I practice in Cuyahoga County. A fair amount of my readership is here. The 8th District Court of Appeals hands down more decisions than any other appellate district in the state. Hence, the new feature here: Tuesday's rundown of decisions from the Cuyahoga County Court of Appeals.
I've had my differences with the 8th, particularly on hearsay/Crawford and allied offense issues, but one area they're consistently good on is 4th Amendment law. That continues with in State v. Crenshaw. The short version: the cops investigate a complaint of drug activity out of a particular house. They go to the backyard, which is fenced in, smell marijuana, and climb over the fence with guns drawn, ordering the ten or so people there for a barbecue to put their hands up. The homeowner "consented" to a search of the house. The net result of all this? A pipe containing cocaine residue.
The search got tossed quicker than a Taco Bell burrito after eight beers, and the 8th easily affirmed, noting first that the backyard was within the "curtilage," because it was fenced in, and thus deserved 4th Amendment protection. The state argued that the search was "consensual," although that applies to an encounter in a public place, not a backyard. The state also argued that the smell of burning marijuana gave the police probable cause; the opinion notes that while that was true, it didn't relieve them of the requirement of obtaining a warrant, in the absence of any showing that the evidence was about to be destroyed.
Whether the court would have had to go through all this is another question. The validity of the seizure of the crack pipe depended upon the validity of Crenshaw's consent, and whatever adjective might be applied to a consent given after a half-dozen armed police officers crawl over your backyard fence and point their guns at you, "voluntary" is not one of them.
Back in May, it looked like the Supreme Court's decision in State v. Colon, reversing an aggravated robbery conviction because the indictment didn't include a mens rea requirement, would be The Next Big Thing. Then the Supreme Court reconsidered and, doing its best Emily Litella impression, said, "Never mind," as I explained back here. The 8th wrestled with that in a few decisions last week. In State v. Wade it decided that failure to include a mens rea requirement wasn't fatal to an aggravated robbery charge under the having a deadly weapon subsection, because the weapon element didn't require a specific mental state. In State v. Rogers, though, the court followed Colon I in holding that the failure of the indictment to include a mens rea under the "causing physical harm" subsection did require vacating the conviction.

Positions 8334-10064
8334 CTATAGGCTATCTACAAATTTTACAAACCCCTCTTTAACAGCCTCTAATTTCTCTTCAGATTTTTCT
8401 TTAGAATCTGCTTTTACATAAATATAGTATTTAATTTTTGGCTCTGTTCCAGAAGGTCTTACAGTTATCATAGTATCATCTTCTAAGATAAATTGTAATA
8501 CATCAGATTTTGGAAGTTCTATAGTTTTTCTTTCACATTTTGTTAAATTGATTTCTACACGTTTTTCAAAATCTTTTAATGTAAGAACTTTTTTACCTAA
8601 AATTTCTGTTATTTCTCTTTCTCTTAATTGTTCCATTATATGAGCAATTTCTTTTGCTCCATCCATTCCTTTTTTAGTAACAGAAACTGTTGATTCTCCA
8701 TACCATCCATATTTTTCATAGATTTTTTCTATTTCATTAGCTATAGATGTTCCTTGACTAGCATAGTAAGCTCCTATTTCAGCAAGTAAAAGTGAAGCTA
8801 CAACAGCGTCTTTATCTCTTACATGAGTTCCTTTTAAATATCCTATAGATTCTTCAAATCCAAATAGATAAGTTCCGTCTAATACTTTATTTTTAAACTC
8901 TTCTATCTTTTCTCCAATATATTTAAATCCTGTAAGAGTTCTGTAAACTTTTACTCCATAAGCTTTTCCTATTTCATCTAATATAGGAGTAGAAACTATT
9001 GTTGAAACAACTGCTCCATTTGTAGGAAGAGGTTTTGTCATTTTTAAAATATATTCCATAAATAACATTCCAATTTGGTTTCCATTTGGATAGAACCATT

Whether that's the right answer is indeterminable, because Colon II is such a mess. That decision emphasized that the facts in the case showed the failure to include a mens rea "permeated" the trial, thus requiring a structural error analysis, while apparently saying that if it didn't permeate the trial, it could be considered under a plain error analysis, but only on even-numbered days of the week... Well, it wasn't quite that bad, but you get the idea. In Rogers, it didn't really matter: the defendant had also been convicted of three counts of agg robb under the deadly weapon subsection, and a conviction under the serious harm portion would probably have merged with the others anyway.
State v. Robinson teaches a very simple lesson for trial judges: if you want to deny a motion to withdraw a guilty plea, just hold a hearing and deny it. But if you deny it without holding a hearing, you're very probably going to get reversed.
On the other hand, while RC 2929.18 also requires a hearing before a court may order restitution, that's not always necessary, according to State v. Jarrett. There's a due process component to a restitution order, and there has to be some evidence of economic loss, as the court concluded last year in State v. Labghaly. In that case, the defendant had been caught with 695 pirated copies of the movie Rebound, and the court ordered him to pay $13,655. That was nearly 1% of the entire box office garnered by the movie, a rip-off of the Bad News Bears which got a 14% Tomato-Meter rating and earned such reviews as "an underdog sports saga that skips nary a cliche on its nearly laughless journey." The court reversed the restitution order.
Not so in Jarrett; the agreement to pay restitution had been fully discussed at the plea hearing, and the defendant had agreed to pay it as part of the plea. The amount had been calculated by the probation department, and was included in the presentence report, which defense counsel conceded was "substantially correct" at the sentencing. That's pretty much the end of that; the statute requires a hearing only if "the offender, victim, or survivor disputes the amount."
Tomorrow I'll have something on the oral argument in State v. Winn, which represents the latest Ohio Supreme Court foray into allied sentences. And I'll probably figure something else to write about on Thursday and Friday. See you then.